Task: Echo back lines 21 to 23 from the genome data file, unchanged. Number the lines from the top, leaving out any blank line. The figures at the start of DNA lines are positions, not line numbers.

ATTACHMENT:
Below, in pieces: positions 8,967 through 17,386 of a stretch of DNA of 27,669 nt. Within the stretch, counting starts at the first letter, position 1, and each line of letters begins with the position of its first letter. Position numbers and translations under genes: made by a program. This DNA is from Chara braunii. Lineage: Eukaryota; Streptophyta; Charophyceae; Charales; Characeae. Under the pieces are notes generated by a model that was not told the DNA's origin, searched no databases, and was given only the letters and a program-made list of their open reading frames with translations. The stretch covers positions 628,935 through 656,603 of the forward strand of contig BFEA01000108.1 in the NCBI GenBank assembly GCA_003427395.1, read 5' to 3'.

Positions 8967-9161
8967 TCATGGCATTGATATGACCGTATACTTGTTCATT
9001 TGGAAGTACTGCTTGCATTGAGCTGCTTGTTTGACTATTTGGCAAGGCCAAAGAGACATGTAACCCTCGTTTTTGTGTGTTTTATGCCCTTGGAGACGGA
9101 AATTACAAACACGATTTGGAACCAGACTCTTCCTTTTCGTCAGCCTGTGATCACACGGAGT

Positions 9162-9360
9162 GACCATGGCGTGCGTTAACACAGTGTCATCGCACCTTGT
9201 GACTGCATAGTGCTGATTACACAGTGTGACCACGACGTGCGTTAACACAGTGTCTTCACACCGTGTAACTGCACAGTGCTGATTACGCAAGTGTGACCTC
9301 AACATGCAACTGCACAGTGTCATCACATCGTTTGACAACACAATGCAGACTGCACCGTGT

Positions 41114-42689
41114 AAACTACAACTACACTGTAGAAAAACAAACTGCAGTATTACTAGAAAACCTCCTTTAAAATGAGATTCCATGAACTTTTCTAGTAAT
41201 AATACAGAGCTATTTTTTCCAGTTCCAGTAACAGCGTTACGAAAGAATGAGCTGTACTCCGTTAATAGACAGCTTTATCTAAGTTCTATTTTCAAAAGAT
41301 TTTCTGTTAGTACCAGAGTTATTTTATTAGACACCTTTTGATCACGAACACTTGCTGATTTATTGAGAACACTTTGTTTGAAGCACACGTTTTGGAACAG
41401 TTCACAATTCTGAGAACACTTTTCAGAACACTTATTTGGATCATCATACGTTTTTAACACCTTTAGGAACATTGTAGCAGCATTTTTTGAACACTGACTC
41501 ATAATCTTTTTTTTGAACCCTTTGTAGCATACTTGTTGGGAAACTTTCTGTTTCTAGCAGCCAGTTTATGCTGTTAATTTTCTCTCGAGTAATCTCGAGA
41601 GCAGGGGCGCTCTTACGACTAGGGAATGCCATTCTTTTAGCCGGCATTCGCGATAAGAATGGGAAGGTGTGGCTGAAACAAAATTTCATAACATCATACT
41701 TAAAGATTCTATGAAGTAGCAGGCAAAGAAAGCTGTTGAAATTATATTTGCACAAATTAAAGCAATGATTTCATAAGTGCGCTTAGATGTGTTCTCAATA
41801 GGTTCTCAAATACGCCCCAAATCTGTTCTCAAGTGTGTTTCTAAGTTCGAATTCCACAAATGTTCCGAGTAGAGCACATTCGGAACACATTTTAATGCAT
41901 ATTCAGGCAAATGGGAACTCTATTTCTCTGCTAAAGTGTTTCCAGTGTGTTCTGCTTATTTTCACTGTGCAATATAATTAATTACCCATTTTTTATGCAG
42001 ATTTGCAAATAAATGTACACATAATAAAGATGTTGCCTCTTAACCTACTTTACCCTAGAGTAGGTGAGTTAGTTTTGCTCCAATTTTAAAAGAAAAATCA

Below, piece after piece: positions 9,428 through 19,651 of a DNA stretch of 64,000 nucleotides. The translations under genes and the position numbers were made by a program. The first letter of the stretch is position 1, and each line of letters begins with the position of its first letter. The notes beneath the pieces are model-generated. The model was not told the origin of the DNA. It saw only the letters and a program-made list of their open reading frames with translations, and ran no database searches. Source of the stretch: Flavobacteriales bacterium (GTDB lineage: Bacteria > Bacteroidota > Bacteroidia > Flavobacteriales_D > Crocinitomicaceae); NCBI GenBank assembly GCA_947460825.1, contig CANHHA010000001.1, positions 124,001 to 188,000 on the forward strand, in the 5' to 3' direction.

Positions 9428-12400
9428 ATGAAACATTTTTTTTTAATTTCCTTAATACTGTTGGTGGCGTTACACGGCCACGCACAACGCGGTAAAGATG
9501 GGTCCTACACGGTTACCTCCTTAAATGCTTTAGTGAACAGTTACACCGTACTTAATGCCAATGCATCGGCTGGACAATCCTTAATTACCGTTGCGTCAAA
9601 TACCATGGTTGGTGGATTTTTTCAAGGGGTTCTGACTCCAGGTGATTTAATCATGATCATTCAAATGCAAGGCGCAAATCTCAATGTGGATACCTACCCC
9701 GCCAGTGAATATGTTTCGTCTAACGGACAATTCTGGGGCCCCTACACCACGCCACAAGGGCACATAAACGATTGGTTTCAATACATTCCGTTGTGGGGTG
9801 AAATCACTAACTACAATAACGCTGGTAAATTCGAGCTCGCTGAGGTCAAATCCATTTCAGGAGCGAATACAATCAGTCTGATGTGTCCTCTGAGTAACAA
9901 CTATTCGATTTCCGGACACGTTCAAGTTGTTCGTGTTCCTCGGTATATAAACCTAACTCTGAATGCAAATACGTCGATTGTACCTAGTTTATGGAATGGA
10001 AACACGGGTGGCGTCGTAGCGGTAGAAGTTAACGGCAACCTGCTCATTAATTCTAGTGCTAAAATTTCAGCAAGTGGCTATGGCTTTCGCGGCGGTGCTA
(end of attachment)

Below, piece after piece: positions 9,428 through 19,651 of a DNA stretch of 64,000 nucleotides. The translations under genes and the position numbers were made by a program. The first letter of the stretch is position 1, and each line of letters begins with the position of its first letter. The notes beneath the pieces are model-generated. The model was not told the origin of the DNA. It saw only the letters and a program-made list of their open reading frames with translations, and ran no database searches. Source of the stretch: Flavobacteriales bacterium (GTDB lineage: Bacteria > Bacteroidota > Bacteroidia > Flavobacteriales_D > Crocinitomicaceae); NCBI GenBank assembly GCA_947460825.1, contig CANHHA010000001.1, positions 124,001 to 188,000 on the forward strand, in the 5' to 3' direction.

Positions 9428-12400
9428 ATGAAACATTTTTTTTTAATTTCCTTAATACTGTTGGTGGCGTTACACGGCCACGCACAACGCGGTAAAGATG